Home > Music > Anatomy of VGM #3 – Victoria II (Windows)

Anatomy of VGM #3 – Victoria II (Windows)

vicky2boxartFor a game that I’ve put so many hours into, I don’t spend a huge amount of time with Victoria II‘s music. Strategy games tend to have relatively short soundtracks compared to how many hours addictive types put into them, although Paradox Development Studio (the gaming developing arm of Paradox Interactive) has been selling additional music for their games for some time, including a license deal with Sabaton! Victoria II predates that business model, though, and has to rely on about an hour of what turns out to be  compositions in the various styles of Western classical music prevalent in the 19th century.

Paradox has relied on Andreas Waldetoft as their primary composer since at least 2006, with the release of Europa Universalis III. Waldetoft uses, for better or worse, a sort of “filmscore” approach to composing for their games in that he relies very heavily on modern orchestral arrangement and recognizable leitmotifs. Victoria II is, as far as I know, the closest he comes to actually composing in period styles, but as far as I know, most of the orchestral music you hear in films these days takes its cues from the “Romantic” period of the 19th century, although sometimes a film goes a little more modern and dissonant; we have a potential benefit of hindsight that the period composers obviously didn’t. Waldetoft sometimes lifts material directly from period music, but if he did so for this game, it’s either subtle enough to avoid notice, or I need to isolate myself and do nothing but listen to Western classical for a few weeks.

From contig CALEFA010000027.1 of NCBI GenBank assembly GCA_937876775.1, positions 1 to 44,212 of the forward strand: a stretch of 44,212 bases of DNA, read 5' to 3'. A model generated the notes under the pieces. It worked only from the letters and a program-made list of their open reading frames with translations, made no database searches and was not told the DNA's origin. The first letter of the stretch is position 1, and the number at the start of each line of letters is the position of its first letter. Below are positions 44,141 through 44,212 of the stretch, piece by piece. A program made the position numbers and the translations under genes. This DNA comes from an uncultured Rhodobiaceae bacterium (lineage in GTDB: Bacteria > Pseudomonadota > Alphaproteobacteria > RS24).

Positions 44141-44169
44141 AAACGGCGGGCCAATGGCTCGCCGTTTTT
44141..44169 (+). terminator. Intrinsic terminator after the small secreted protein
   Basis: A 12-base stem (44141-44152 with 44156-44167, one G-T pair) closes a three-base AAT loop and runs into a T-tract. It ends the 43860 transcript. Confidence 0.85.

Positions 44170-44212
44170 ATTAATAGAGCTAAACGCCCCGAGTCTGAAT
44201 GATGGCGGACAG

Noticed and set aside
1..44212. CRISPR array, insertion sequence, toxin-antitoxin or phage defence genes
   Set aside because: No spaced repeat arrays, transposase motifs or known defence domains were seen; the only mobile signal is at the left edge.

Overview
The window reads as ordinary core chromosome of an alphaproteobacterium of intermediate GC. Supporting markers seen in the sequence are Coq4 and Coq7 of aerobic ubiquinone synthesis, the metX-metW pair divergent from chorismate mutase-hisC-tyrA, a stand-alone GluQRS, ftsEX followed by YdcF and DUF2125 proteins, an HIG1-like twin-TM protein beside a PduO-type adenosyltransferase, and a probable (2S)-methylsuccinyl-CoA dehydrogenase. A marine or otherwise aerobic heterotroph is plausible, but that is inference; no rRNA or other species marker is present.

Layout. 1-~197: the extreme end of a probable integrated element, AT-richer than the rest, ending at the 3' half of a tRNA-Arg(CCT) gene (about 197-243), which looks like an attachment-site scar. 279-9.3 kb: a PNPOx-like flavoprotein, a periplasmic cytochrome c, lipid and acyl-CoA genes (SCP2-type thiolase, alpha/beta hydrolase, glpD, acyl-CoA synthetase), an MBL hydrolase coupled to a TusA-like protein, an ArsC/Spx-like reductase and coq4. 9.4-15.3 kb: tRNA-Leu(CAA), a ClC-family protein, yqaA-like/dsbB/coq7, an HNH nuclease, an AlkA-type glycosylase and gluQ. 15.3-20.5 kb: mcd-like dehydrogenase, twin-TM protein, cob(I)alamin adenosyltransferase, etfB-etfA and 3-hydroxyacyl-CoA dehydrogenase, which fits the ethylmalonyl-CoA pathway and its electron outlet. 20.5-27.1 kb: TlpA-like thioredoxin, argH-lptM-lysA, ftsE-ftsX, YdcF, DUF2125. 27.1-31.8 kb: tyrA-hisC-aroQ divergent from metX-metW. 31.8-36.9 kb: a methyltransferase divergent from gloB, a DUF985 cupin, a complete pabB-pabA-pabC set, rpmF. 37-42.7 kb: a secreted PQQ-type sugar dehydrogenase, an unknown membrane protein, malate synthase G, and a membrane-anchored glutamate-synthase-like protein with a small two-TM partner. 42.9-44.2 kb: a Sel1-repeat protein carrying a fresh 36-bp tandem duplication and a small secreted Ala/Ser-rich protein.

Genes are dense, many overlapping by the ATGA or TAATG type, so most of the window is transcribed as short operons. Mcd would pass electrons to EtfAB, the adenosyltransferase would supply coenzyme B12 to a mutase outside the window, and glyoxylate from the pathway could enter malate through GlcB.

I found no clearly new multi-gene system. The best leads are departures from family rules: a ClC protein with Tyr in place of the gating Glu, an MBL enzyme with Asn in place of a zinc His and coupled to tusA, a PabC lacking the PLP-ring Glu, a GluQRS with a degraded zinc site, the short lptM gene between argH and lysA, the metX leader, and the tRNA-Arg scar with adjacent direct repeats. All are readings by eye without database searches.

The soundtrack showcases great breadth; it is, after all, trying to put sound to an entire century. A track like the vaguely Baroque and flashy “Handel This” contrasts with the somber and almost too melodramatic “Russia 1917” (that violin lead in the middle and restated at the end pulls so intensely at my heartstrings that I can no longer take it seriously), although a good portion of the music is fairly subdued. This is an instance where using the Clausewitz engine’s music scripting options might’ve helped the soundtrack of Victoria II shine better; tracks could be programmed to play more often when relevant and so forth, but to my understanding this functionality went unused, there’s no evidence of a scriptfile in the game’s music directory. Still, this dedication to period accuracy fits well alongside the attempts at plausible historical simulation (although V2 is notably more sandbox oriented than the most recent crop of PDS games), and it does stand in stark contrast to a game like Age of Empires II, where gameplay over pure historical simulation is coincidentally accompanied by the composers’ personal styles similarly taking precedence.

The only real flaw I can think of in this game’s soundtrack is that there isn’t enough of it. With any luck, the long-awaited sequel will help deal with this.

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